Firm Pulls Application for AIDS Drug Use in U.S.
22 mars 2002 (Washington Post)
WASHINGTON, 23 March 2002 (Washington Post)
By Shankar Vedantam
A Johns Hopkins University trial of an AIDS medicine in Uganda suffered from procedural flaws, researchers and regulators announced yesterday, prompting the drug’s manufacturer to withdraw its application to have the medicine approved for a particular use in the United States.
The flaws do not mean that the drug, nevirapine, is unsafe or ineffective, and American safety regulators said they had no evidence that countries using the medicine should stop. The Hopkins trial found that inexpensive treatment with nevirapine could reduce the transmission of AIDS from mothers to their newborn babies.
On Wednesday, the medicine’s maker, Boehringer Ingelheim Pharmaceuticals Inc., withdrew its application to the Food and Drug Administration to have nevirapine approved in America for the prevention of mother-child HIV transmission. The drug is already approved here for the treatment of AIDS in children and adults.
Officials at Hopkins and the National Institute of Allergy and Infectious Diseases, the federal government body that funded the research and oversaw the project, said the problems identified in the trial were mostly about paperwork. They said the study had been designed as a public health project and not with the stringent requirements of an FDA submission in mind.
But two senior FDA officials said the problems were more than mere paperwork. The officials declined to be specific.
Referring to the importance of documentation, an official who asked not to be identified said : "In a clinical trial that extends over months or years, documentation of what happened with patients, what was given to patients, is obviously extremely important in understanding whether the results of the trial accurately depict what is going on."
Nor would the withdrawal of the company’s application end the FDA’s interest in the trial, the official said. The Hopkins researchers were obliged to follow American procedures and rules, and the FDA has now flagged the trial for "additional attention."
"We need to be confident and have people outside the U.S. be confident about those trials and those results," the official said. "Having a study done under [FDA supervision] is a brand name of quality. We want to make sure that is maintained."
On Thursday in South Africa, the health minister cited the FDA’s concerns and interpreted them to be questions about the medicine’s safety. The FDA official said yesterday that such fears were unwarranted and that he was optimistic the agency’s evaluation would confirm the original findings.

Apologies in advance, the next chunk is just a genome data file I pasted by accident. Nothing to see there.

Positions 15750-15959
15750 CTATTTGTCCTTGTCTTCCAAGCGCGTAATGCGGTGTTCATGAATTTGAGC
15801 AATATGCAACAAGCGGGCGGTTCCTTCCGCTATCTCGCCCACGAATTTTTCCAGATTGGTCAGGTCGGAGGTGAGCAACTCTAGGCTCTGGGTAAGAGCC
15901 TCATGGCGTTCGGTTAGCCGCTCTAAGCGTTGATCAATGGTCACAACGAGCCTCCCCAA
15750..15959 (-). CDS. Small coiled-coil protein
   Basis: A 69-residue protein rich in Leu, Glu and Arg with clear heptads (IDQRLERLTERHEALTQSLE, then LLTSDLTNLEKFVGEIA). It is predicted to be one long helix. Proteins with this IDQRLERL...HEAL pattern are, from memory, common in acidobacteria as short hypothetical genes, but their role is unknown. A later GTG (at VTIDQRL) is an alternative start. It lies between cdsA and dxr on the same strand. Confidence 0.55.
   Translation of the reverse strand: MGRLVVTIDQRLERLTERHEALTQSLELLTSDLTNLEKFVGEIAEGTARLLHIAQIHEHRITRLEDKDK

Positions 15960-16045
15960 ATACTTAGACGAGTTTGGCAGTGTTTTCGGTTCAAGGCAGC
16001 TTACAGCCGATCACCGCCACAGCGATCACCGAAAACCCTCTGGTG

Hopkins spokesman Gary Stephenson said the problems in the trial were not "life-threatening or health-threatening."
Two areas of dispute with the FDA, he said, were over the issue of getting informed consent from some patients and deciding which side effects were caused by the medicine.
"When people were being screened, they orally consented to a blood draw rather than a signed formal consent," he said. "In other cases, the FDA’s interpretation or definition of adverse events were different than the study protocol."
"In Uganda, you have got all kinds of sicknesses and ailments that are not related to the study," he said. "The FDA would want those reported, where we documented things relevant to the study."
Examples, he said, were malaria, fever, diarrhea and certain ear infections.
John La Montagne, deputy director of the National Institute of Allergy and Infectious Diseases, added that the Hopkins team had created an alternative — and better — system of tracking patients than was used at Uganda hospitals. He said that the FDA wanted the original hospital data and that it was taking scientists time to correlate the "shadow" charts with hospital records.
"The issue is completeness of the record," he said. "I have not heard about any concerns of long-term safety with this medication."
The study was conducted between 1997 and 1999 and observed the effects of nevirapine treatment on 645 mother-child pairs, Stephenson said. It found that giving the mother a dose of the medicine shortly before birth and another to the child shortly after birth could reduce transmission of the AIDS virus.
Boehringer Ingelheim’s global chief of HIV programs in the developing world, John Wecker, said the company had withdrawn its application because it believed that researchers would not be able to get the FDA all the necessary information on time.
"It is our intention to resubmit" the application once all the information is in place, he said.